Most people know about the dot-com bubble that developed in the late 1990s. However, those with more than a passing interest in what makes markets tick are also aware of many other, equally extraordinary speculative episodes of days gone by. These include the 17th century Dutch Tulipmania and the 18th century South Sea Bubble, which have been chronicled in Charles Mackay's 1841 classic, Extraordinary Popular Delusions & the Madness of Crowds, as well as Edward Chancellor's equally fascinating, though more recent overview, Devil Take the Hindmost: A History of Financial Speculation. In "South Sea Hedge Funds," a Breakingviews commentary from today's Wall Street Journal, Chancellor and Lauren Silva explore a few interesting historical parallels.
Hedge funds now manage $2 trillion in assets, according to a recent estimate by Hedge Fund Intelligence. But they'd attract even more wealthy investors if they did a better job explaining themselves, says Spectrem Group, a Chicago-based research firm.
That looks like wishful thinking. The activities of contemporary hedge funds are so murky and complex, no one really knows what's going on inside of them.
This poor understanding derives partly from the fact that hedge-fund managers don't want to show their hands to competitors. The bigger problem is that hedge-fund strategies have gotten so complex. When they started out 50 years ago, the original fund simply took offsetting positions in stocks, a strategy known as "equity market neutral."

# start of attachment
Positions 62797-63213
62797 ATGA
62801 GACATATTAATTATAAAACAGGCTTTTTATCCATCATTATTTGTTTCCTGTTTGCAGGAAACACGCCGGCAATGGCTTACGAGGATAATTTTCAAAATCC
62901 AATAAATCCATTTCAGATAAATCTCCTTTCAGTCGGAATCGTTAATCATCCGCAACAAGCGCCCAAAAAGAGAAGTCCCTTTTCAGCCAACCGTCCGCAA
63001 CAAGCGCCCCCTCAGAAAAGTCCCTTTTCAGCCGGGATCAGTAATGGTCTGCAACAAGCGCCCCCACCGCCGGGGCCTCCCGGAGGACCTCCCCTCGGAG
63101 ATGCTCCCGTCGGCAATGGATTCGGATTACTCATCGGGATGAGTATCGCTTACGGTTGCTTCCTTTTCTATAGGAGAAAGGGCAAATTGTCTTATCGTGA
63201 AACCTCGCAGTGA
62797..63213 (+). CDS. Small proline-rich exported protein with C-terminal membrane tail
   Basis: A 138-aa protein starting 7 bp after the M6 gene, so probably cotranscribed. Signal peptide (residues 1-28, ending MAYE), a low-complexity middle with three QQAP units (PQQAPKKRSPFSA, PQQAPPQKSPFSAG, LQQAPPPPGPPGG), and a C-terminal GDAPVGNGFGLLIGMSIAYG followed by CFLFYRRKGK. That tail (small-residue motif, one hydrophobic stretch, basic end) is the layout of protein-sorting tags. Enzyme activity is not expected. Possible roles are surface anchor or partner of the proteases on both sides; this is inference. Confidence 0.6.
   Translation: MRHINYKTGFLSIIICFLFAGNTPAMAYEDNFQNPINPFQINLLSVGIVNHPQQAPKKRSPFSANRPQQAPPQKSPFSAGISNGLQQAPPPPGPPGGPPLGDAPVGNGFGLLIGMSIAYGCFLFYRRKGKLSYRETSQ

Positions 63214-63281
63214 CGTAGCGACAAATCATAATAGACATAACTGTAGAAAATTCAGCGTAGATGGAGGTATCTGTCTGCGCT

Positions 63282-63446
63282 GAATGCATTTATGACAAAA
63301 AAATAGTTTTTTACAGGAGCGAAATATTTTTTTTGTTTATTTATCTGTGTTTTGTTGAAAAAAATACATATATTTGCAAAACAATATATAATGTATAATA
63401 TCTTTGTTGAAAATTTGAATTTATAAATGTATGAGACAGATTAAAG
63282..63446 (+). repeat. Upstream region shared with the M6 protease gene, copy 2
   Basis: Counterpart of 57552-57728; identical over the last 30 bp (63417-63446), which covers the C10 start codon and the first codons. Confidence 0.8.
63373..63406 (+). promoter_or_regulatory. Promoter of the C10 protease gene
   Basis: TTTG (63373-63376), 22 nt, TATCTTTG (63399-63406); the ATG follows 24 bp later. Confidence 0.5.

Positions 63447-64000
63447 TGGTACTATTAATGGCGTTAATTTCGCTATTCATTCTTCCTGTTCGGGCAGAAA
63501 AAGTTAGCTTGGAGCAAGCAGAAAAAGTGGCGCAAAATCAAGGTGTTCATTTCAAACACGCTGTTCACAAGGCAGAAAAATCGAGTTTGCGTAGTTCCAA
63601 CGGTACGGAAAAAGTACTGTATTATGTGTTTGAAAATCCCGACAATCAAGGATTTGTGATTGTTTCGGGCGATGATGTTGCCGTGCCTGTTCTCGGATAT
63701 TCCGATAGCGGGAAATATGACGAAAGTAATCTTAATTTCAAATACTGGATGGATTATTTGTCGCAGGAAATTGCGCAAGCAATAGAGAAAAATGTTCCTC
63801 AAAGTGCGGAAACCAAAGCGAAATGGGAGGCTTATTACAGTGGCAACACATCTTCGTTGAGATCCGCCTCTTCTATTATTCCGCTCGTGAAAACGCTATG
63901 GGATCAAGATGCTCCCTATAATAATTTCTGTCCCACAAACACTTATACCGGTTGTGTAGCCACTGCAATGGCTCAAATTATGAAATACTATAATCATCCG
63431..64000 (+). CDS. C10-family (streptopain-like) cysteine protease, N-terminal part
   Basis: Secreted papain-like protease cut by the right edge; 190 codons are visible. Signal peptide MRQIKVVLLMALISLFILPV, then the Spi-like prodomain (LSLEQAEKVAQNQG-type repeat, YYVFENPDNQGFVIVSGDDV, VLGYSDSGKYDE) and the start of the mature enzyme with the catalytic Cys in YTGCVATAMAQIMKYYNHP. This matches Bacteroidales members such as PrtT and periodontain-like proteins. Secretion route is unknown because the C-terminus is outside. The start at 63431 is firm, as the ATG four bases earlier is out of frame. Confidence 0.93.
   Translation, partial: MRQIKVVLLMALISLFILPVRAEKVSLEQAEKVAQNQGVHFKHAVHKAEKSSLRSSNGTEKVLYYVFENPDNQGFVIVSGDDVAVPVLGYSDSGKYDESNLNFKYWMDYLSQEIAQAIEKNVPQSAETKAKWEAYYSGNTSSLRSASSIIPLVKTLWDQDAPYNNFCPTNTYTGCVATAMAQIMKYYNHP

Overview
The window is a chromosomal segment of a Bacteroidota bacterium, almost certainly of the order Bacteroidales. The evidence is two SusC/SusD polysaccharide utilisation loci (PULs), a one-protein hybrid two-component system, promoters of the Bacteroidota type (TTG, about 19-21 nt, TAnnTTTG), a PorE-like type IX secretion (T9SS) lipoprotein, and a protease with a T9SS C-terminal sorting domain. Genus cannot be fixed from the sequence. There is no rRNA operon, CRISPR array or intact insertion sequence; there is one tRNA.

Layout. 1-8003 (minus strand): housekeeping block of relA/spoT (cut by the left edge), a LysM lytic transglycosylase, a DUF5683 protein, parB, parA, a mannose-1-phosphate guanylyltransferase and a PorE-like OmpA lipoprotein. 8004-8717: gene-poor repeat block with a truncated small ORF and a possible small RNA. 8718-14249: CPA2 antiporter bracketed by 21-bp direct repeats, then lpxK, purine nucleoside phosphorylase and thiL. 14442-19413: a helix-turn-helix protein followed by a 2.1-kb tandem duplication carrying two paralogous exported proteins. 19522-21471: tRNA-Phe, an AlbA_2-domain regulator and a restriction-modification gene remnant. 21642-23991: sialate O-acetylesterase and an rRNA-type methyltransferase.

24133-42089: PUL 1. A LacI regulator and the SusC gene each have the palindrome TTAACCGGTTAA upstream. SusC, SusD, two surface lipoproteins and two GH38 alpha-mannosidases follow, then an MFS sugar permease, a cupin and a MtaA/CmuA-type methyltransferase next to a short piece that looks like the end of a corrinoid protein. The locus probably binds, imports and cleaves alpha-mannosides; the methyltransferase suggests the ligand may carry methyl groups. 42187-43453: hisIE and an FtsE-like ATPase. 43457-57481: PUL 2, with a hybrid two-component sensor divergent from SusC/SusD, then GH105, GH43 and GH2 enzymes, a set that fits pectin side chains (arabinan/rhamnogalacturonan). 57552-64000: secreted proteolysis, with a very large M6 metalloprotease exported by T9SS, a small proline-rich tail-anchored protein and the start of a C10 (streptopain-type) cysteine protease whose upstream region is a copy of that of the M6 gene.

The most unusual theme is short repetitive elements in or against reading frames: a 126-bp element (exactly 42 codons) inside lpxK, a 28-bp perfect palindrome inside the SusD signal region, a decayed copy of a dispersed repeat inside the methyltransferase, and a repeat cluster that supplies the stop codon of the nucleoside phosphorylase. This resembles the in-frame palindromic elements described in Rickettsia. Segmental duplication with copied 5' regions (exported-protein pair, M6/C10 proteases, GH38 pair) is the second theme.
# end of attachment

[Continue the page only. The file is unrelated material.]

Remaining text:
Today, few hedge funds are hedged, and many no longer trade stocks. Instead they're playing in the debt market, trading risky slices of collateralized debt obligations -- bonds secured by other bonds or loans -- and credit derivatives. And they typically use debt to help finance their positions. The trading gets even more complex than that. Some hedge funds also make bets on how different slices of a CDO will behave, something known as "capital structure arbitrage."
At the heart of many hedge-fund strategies is often a black box, driven by complex computer-run algorithms. Many engage in such complex trades that they can't be explained in English. Those that dabble in options describe their strategies in a bewildering Greek alphabet of gamma, delta, theta, and vega (the last was not known in Homeric times, but it sounds right).
If their activities are beyond the understanding of mere mortals, how can hedge funds market themselves to a baffled public? Perhaps they should imitate the sales tactics of a legendary company promoter during the South Sea Bubble who issued a prospectus for "an undertaking of great advantage but no one to know what it is."
Hmm, I thought some were already doing that?
(Disclosure: Edward Chancellor has endorsed Financial Armageddon, calling it "a breathtaking and coherent vision of financial disaster.")